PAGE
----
I have heard the same thing about "lazy signers" in LIBRAS. Hard to identify essential handshapes with "lazy signers" for a flat hand and a flat hand with thumb. I am compiling a dictionary and the linguists have begun to argue. The fact that they are arguing is a good sign because it shows that they understand the importance of the work. Exploration has shown two handshapes not currently in the system that are in LIBRAS. One can be created with a graphic combination, the other cannot at present.

This is an iconic sign of a mountain peak in southern Brazil and the fingers are actually tighter.

The other is a spread version of the thumb with arc.

This is the closed version used for a name sign for Dilma Rousseff (the president of Brazil.
This I used for the open version but the thumb is actually forward like the arc in Dilma. Madson uses a new handshape which is the Dilma sign with the fingers spread.

Charles Butler
[log in to unmask]
240-764-5748
Clear writing moves business forward.

--- On Mon, 4/22/13, Cherie Wren <[log in to unmask]> wrote:

From: Cherie Wren <[log in to unmask]>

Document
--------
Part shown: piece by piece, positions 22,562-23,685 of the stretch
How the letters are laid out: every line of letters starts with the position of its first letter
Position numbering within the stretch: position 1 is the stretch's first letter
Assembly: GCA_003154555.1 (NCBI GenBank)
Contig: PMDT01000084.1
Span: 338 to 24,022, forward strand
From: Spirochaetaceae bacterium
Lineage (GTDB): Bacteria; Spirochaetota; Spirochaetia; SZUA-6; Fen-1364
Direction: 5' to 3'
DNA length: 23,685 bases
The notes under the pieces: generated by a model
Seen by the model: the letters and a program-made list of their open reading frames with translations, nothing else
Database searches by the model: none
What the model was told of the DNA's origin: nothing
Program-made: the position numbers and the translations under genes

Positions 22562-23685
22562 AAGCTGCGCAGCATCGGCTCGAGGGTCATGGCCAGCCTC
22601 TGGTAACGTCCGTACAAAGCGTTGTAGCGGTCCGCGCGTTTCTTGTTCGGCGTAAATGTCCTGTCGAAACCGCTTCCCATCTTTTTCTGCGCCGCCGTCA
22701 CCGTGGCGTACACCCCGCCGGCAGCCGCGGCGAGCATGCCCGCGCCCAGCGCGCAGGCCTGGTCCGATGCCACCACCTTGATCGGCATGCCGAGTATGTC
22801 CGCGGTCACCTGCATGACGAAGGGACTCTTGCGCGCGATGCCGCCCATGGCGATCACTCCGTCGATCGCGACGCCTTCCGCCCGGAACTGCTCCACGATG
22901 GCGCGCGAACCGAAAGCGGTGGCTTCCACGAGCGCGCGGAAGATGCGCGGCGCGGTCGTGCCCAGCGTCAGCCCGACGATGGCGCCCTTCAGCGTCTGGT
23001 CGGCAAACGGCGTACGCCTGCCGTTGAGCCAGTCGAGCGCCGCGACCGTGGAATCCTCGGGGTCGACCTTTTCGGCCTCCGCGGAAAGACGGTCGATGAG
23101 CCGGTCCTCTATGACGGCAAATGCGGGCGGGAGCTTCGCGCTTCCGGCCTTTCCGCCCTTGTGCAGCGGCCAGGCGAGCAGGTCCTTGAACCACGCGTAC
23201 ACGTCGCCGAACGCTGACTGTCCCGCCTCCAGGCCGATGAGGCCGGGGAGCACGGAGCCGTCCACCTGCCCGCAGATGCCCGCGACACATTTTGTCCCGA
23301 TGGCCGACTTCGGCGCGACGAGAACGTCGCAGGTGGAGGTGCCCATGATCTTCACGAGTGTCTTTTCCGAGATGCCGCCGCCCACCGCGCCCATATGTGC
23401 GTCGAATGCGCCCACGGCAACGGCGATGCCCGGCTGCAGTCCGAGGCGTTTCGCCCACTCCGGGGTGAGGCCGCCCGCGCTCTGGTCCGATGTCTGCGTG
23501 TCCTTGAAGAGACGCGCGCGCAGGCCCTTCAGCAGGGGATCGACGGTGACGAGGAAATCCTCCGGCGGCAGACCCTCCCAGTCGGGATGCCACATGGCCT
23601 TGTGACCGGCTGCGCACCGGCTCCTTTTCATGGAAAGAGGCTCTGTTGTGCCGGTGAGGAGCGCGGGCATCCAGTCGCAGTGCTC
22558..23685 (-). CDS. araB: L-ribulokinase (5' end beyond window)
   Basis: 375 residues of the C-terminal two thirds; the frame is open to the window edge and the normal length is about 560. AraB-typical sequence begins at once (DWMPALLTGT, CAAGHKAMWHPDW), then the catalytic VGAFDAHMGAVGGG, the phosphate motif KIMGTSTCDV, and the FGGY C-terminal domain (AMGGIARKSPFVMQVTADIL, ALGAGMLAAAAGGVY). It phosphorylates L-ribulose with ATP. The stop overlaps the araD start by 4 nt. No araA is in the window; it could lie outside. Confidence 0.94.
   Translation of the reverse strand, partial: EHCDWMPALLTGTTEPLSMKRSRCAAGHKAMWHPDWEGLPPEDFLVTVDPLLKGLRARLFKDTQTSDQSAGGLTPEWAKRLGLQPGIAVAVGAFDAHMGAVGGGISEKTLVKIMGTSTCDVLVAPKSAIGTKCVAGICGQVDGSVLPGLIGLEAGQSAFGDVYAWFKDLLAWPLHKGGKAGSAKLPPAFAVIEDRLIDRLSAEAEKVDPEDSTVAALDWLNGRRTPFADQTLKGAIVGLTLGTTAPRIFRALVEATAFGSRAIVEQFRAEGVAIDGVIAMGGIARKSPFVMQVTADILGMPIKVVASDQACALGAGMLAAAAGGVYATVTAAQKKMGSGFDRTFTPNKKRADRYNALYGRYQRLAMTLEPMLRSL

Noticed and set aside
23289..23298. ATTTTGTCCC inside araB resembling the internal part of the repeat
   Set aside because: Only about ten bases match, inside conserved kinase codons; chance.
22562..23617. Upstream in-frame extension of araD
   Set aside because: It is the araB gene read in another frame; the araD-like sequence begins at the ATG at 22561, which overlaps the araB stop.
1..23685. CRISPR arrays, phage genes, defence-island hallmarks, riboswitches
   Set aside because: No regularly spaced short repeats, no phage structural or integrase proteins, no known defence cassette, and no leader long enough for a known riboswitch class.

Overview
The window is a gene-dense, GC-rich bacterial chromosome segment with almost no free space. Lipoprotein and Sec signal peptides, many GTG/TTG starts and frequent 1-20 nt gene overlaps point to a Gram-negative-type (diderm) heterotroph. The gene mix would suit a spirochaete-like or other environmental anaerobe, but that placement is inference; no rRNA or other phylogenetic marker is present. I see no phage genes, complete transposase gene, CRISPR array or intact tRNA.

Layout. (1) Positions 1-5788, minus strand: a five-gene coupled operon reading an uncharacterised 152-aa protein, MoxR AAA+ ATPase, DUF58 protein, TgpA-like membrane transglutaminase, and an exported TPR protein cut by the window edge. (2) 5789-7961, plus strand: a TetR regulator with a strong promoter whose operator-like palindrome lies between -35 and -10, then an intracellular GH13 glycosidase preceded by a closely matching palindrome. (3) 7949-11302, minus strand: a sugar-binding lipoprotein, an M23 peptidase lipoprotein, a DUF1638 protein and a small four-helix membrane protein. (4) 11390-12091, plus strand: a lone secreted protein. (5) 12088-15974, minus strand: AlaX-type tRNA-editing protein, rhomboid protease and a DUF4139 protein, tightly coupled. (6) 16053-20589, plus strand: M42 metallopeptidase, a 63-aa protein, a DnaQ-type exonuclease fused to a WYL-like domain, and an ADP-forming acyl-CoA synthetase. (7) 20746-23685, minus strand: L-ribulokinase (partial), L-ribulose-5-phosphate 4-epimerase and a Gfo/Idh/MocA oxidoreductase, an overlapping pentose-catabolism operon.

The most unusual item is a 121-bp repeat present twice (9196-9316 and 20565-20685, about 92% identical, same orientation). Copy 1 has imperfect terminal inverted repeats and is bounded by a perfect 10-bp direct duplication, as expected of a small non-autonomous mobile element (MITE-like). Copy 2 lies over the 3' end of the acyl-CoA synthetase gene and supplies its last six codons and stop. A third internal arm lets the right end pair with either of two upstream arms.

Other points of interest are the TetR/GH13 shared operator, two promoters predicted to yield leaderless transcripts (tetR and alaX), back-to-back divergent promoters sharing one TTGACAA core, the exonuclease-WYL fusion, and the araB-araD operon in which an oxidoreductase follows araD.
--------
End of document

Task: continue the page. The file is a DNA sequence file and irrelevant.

Subject: Re: Handshapes used in ASL
To: [log in to unmask]
Date: Monday, April 22, 2013, 6:03 AM

third group, 9th sign-- the R with thumb extended--  I have been racking my brain trying to find a sign that uses that.  Then I though, Duh... and did a symbol search in the American signpuddle, found all of one match, and that was a name sign.  How do you evaluate whether that is truly necessary?  Many people are "thumb signers" ---meaning they lazily leave the thumb sticking out even when it is not part of the sign/handshape.  There are "pinky signers" too. 

This is just my first read thru, and looked mostly at what is NOT a regular ASL handshape.  That is the only one I questioned at all.  I'll give it some more study to see if there is anything missing from the list...  that is harder!  Did you look at Stokoe's work to see what handshapes he included as required in ASL?

cherie



From: Adam Frost <[log in to unmask]>
To: [log in to unmask]
Sent: Sunday, April 21, 2013 10:27 PM
Subject: Handshapes used in ASL

I have been looking at the Symbol Frequency in SignPuddle to see what handshapes would truly be necessary in ASL. What I did was I added symbols with high frequency automatically and then looked at the handshapes that had a low number to judge if the signs written could be written with or with a different symbol from my personal experience. Below is the list that I have come up with. I was quite amazed that there were only 83. Are there any handshapes that you feel I might have errorously ignored or overzealously added?

Adam